The CNN team was arrested on live television amid the Minneapolis protests.
State police officials arrested a CNN reporter and several team members who reportedly aired protests live on television from Minneapolis early Friday morning.
The cable news network called the arrests “a violation of First Amendment rights.”
With tensions already mounting over the use of deadly force against George Floyd, who was killed by a Minneapolis police officer on Monday, the arrest of journalist Omar Jimenez on television has only sparked the flames of public outrage.
Within hours of the incident, a six-minute video depicting a meeting between officials and a CNN reporter had already been viewed millions of times. In the video, Jimenez recounts the disturbing backdrop after several days of protests as a result of George Floyd’s murder.
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Jimenez, wearing a surgical mask on his face, speaks directly to two anchors at CNN headquarters as four officers approach and attempt to move him and his crew. With press credentials in one hand and a microphone in the other, Jimenez comes forward to move respectfully, even asking the authorities where to set up.
The police are silent for a moment and the answer is unknown. Two officers pass a minute to put Jimenez in handcuffs, and he says he has been arrested, while the camera continues to roll, and the episode goes on CNN.
Jimenez asks why he is being arrested, but there is no response as authorities guide him from the camera’s viewpoint. His producer is then handcuffed, leaving only the cameraman to explain to CNN headquarters what is happening.
The cameraman asks the police for an explanation: “Why are you arresting us?” He pleads. “We’re going through the message – your message … you know we’re doing our job, you all.” Police refuse to respond again, but allow him to put the camera on the sidewalk. The camera continues to record without knowing an officer, takes it and puts it a few yards away.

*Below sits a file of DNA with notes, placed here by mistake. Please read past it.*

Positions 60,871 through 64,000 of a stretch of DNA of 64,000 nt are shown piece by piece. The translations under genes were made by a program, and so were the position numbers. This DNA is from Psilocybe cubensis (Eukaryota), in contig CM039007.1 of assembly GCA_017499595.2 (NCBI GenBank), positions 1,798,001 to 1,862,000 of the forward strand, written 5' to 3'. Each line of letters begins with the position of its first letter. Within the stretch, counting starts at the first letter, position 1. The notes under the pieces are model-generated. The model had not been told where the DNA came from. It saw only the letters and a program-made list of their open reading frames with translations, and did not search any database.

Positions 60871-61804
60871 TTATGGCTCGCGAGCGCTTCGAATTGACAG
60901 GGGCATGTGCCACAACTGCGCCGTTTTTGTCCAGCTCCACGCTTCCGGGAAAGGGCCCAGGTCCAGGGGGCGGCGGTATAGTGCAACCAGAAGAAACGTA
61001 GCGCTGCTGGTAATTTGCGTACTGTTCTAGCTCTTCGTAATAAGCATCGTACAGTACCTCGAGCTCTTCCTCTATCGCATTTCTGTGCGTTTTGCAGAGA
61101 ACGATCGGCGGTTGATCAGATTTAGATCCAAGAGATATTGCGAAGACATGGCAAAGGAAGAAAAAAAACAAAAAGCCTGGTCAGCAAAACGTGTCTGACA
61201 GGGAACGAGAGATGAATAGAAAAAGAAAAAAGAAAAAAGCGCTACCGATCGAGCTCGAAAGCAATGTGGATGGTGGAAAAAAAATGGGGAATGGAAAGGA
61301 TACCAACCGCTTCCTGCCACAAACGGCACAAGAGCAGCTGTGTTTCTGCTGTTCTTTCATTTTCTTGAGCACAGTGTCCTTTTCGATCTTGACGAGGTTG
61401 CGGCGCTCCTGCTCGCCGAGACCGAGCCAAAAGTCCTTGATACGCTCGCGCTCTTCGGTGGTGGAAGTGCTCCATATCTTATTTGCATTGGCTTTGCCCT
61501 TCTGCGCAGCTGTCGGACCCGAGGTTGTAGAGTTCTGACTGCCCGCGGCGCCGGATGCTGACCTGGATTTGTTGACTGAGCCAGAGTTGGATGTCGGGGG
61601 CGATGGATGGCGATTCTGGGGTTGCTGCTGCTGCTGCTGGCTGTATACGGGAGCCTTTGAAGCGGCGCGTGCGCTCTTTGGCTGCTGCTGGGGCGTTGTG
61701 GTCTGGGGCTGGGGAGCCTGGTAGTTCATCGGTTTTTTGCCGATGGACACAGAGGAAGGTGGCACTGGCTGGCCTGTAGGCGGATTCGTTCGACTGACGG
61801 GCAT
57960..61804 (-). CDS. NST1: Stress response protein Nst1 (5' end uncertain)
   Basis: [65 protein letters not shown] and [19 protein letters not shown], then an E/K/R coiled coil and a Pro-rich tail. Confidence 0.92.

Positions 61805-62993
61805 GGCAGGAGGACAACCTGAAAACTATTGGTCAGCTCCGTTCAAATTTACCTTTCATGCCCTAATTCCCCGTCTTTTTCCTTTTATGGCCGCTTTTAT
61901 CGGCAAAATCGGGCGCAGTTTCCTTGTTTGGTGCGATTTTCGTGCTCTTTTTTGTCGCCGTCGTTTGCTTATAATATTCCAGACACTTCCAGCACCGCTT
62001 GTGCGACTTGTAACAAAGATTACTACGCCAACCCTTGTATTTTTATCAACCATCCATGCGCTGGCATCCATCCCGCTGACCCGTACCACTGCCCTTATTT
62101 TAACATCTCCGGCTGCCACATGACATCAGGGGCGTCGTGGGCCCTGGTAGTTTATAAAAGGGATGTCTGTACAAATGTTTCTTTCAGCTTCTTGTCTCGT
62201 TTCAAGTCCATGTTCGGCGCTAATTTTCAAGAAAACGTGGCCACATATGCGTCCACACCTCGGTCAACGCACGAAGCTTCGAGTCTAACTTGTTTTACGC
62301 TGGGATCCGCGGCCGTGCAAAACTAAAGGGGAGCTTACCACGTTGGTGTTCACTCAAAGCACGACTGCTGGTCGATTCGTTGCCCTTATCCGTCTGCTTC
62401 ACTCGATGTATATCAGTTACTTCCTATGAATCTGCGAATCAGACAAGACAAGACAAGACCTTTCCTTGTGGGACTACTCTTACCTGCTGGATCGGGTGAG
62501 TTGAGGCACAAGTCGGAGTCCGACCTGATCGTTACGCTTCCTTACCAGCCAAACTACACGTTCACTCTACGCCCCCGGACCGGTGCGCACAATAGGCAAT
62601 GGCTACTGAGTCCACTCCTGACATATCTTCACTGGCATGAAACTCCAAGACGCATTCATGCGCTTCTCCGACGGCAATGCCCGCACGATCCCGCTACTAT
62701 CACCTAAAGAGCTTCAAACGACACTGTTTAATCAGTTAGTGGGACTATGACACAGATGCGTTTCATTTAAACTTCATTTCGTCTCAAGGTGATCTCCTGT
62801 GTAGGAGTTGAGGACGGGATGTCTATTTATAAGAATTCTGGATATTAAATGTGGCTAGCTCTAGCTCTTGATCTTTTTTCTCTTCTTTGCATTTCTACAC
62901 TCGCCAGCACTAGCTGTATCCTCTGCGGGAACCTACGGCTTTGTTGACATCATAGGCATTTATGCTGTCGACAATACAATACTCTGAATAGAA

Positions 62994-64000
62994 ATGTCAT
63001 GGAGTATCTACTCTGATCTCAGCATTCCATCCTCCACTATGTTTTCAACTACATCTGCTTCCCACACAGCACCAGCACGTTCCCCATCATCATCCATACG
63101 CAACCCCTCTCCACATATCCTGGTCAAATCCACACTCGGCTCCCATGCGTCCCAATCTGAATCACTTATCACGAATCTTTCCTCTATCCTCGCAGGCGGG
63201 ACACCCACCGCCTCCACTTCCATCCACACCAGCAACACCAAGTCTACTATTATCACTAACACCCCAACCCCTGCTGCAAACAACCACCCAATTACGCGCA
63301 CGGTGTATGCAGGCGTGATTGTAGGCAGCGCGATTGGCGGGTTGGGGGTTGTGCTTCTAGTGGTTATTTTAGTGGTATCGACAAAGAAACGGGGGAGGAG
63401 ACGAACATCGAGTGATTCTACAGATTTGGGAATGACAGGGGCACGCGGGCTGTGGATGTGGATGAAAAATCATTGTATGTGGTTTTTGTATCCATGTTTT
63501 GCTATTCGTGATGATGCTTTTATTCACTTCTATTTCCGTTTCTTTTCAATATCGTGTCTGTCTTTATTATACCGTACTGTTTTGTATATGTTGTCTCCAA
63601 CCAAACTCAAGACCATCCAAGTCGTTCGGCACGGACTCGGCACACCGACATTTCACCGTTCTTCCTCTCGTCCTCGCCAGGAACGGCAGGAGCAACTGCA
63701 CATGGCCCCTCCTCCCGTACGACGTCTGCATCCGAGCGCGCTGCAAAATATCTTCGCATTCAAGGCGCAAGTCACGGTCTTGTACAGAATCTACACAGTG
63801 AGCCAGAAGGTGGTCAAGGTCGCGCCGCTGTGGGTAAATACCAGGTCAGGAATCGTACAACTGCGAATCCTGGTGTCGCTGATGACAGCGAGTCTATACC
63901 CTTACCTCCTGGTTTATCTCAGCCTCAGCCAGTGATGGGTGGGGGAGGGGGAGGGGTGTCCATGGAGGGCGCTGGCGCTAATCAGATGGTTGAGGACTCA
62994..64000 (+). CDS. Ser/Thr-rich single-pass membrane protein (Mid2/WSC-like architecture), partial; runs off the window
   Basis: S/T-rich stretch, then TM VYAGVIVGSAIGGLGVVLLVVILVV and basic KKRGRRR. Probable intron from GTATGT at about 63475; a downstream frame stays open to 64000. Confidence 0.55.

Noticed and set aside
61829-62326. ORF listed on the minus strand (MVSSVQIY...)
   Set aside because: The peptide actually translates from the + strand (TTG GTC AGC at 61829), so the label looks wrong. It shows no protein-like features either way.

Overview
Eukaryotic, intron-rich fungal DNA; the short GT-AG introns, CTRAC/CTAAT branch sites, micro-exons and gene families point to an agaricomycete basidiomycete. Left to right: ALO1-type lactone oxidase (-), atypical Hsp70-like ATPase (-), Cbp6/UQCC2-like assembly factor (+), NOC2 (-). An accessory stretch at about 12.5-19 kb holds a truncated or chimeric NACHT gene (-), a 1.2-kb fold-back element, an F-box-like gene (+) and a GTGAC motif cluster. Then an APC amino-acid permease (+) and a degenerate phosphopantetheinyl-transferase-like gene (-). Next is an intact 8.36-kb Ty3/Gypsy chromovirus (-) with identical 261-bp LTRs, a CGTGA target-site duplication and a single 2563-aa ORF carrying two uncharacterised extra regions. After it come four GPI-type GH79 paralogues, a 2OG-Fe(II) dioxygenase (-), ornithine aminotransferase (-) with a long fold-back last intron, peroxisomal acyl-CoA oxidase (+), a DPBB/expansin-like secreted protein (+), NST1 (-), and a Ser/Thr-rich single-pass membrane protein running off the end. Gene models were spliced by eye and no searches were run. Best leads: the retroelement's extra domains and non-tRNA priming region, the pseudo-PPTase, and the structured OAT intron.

A CNN photographer in the area who was not arrested soon sent information to CNN anchors, saying that Jimenez and the crew had accused police of refusing to move when asked. But since the entire exchange was broadcast live to millions of viewers, the anchors were quick to point out the lie.
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Minnesota Governor Tim Walls quickly commented on the incident, and the public confirmed the release of the entire CNN team. Walls said he was “deeply sorry” and that the arrests were “unacceptable”.
But the public was not outraged by the revelation that a second CNN crew led by white journalist Josh Campbell was involved in the shooting.
Commenting on the incident, the American Civil Liberties Union (ACLU) said, “Journalists should never be arrested in this country for doing their job. The people demanding racial justice are on the streets of Minneapolis and the public has the right to see it. Public transparency is essential for police accountability. “
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These sentiments were echoed in a report by the Press Freedom Committee: “We strongly condemn the arrest of the Minnesota State Patrol, a CNN news team that included protests in Minneapolis, who responded professionally to the situation. The First Amendment protects news gathering and prohibits the use of police power as an excuse to interfere with press freedom. “
The statement continued, “The need for the public to understand the concerns of our communities and the impact of such demonstrations in Minneapolis is essential.”
The murder of George Floyd has sparked nationwide protests in cities from New York to St. Louis to Los Angeles. About 70 demonstrators were arrested Thursday night in New York’s Union Square, and hundreds of protesters flooded the streets seeking justice for Floyd.